And… if you want to be cool before the other cool kids are, go pre-order Kazu Kibuishi’s Copper, available next month from Scholastic. It’s got soul, great design… it’s Calvin and Hobbes without the hyperactivity.

    Anything “Oz” by Eric Shanower. (My store sold the $45 trade from IDW consistently with almost no special marketing.)

    DC and Marvel superheroes?
    Paul Tobin’s Spider-Man stories are fantastic!
    DC’s “Supergirl: Cosmic Adventures in the Eighth Grade” puts a new spin on the character which is fun.

    And would somebody please give Colleen Coover a monthly comic? Her “Banana Sunday” was fabulous, and her backup stories set in the Marvel Universe are fun! (I want a Hydrette action figure for Christmas!)

  11. Kiki Says:

    I agree there are many wonderful comics for kids out there – I purchase a lot of them myself – but I wonder if we aren’t being a tad bit hard on those parents who want super-hero books like the ones they had when they were young? Going by what I see in my elementary library – that’s what the kids want too.

    The kids in my library (K-6) who like superheroes won’t touch the Marvel Adventures books or the DCU books. Tiny Titans, Super Friends, MA Spider-Man? Forget it. Can’t give them away. Waid’s JLA: Year One, The Many Armors of Iron Man, Superman in the 50s, Simonson’s Thor – those are the books that go out and out and out. And it’s not just the collections either. The boys (and it’s generally boys) prefer an 80s single issue of Transformers, Spider-Man, or Batman to any of the newer stuff. The super-hero book that goes out the most is Sonic – and yes, I count him as a super-hero – a book that’s almost “Claremont X-Men lite” – extended storylines, subplots, lots of character development, and footnotes, but written in such a way new readers can jump on pretty much anywhere.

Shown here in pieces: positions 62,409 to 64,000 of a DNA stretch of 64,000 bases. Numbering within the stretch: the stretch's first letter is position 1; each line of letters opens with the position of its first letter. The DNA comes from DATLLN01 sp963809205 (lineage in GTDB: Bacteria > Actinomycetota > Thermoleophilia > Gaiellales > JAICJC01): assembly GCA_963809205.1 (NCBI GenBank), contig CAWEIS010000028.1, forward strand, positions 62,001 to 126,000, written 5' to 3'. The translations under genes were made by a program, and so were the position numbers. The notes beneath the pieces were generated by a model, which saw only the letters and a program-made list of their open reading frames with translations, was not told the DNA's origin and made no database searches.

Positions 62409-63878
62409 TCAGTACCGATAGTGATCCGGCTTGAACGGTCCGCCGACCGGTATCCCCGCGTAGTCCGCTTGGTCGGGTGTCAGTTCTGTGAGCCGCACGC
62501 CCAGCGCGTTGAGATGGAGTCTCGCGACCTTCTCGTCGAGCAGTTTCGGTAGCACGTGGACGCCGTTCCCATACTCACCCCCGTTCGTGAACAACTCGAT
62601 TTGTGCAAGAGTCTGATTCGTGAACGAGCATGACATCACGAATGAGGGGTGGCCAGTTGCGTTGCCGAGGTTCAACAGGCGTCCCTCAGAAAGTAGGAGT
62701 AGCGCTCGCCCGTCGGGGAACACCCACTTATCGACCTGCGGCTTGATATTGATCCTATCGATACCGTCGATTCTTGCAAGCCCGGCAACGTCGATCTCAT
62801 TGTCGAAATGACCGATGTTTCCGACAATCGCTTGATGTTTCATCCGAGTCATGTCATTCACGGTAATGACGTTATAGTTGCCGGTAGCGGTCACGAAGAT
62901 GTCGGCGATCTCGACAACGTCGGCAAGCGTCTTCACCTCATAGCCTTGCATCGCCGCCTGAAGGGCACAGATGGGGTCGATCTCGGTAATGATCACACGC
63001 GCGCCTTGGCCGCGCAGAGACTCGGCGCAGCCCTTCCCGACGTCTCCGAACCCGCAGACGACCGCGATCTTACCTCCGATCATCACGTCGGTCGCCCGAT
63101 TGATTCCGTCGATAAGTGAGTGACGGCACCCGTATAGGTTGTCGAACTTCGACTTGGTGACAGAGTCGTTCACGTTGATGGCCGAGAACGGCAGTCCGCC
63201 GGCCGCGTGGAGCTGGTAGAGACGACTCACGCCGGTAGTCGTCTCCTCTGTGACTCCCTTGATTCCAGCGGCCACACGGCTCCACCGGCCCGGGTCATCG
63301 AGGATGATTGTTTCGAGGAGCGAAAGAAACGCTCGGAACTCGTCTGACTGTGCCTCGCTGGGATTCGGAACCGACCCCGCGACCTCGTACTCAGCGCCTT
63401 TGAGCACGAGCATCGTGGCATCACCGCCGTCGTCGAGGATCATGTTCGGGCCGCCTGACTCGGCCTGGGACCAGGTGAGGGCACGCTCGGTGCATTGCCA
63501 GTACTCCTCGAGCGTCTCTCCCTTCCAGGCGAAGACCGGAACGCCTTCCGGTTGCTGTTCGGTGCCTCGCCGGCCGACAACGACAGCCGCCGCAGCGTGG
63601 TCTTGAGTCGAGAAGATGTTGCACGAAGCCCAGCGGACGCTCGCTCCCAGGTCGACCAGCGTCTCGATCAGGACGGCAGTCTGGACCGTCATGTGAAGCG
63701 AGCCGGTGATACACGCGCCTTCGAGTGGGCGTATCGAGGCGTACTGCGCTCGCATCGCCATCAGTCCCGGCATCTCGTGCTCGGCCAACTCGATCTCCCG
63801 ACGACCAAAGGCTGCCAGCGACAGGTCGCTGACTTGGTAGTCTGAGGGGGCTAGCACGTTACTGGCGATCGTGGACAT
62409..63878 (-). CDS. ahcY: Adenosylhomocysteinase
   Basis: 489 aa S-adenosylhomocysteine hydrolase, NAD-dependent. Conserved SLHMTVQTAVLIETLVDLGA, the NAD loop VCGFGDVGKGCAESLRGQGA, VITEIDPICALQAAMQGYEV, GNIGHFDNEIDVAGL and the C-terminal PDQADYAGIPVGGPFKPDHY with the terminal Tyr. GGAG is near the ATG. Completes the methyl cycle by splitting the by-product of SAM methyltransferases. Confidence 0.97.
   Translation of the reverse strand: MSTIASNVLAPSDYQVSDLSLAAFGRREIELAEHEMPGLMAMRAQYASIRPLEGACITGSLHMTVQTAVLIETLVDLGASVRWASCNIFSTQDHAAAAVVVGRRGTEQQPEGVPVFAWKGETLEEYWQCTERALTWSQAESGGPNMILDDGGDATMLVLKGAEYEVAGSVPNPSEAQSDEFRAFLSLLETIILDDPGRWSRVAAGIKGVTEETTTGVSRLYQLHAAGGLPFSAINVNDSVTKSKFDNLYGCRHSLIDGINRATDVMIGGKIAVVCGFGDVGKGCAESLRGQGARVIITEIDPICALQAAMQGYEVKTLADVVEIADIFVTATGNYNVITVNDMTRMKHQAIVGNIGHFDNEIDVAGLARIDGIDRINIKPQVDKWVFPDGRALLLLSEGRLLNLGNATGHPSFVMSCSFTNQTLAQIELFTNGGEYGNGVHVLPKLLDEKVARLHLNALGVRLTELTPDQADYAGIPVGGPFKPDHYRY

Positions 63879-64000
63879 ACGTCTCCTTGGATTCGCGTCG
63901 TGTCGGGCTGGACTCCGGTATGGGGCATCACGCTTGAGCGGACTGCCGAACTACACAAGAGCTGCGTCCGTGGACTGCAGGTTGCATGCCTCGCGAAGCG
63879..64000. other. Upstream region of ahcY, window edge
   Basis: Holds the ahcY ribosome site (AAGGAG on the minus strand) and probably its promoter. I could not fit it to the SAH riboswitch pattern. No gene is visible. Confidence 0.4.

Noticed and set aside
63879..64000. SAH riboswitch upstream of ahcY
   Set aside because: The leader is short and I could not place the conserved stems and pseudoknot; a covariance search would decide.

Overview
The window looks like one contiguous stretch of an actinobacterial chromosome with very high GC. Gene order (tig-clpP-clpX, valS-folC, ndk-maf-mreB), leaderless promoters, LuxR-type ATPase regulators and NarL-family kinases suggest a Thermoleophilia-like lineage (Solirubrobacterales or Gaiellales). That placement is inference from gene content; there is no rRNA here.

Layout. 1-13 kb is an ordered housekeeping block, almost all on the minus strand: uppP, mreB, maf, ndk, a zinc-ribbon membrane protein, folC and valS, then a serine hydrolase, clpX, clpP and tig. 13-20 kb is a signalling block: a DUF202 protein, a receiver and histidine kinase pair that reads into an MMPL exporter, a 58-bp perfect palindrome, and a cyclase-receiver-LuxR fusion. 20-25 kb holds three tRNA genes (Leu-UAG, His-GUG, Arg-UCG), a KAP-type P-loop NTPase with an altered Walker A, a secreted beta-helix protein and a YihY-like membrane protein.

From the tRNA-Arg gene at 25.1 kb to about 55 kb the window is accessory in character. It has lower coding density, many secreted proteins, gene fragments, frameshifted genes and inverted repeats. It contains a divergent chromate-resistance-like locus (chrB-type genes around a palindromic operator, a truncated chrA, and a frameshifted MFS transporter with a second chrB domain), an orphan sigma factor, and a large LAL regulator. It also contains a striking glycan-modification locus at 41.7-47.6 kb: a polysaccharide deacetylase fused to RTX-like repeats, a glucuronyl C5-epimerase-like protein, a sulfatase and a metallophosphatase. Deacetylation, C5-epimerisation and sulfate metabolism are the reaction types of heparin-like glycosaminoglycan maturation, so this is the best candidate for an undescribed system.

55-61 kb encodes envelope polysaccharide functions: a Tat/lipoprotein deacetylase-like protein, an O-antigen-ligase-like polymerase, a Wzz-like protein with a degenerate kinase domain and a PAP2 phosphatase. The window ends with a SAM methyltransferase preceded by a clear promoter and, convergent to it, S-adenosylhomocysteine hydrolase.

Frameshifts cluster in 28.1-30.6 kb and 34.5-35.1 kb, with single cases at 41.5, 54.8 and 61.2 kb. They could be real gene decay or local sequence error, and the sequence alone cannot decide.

And as for those parents wanting the stories in canon – well believe me, that’s what the kids want! There’s something in a super-hero fan that wants the story to matter and be in continuity. It must be in the genes. :)

    I can’t really explain this love for the older books and continuity, but it’s what the kids like – so maybe those parents who are asking for books like what they had when they’re young are just bowing to pressure from their rugrats.

  12. Johanna Says: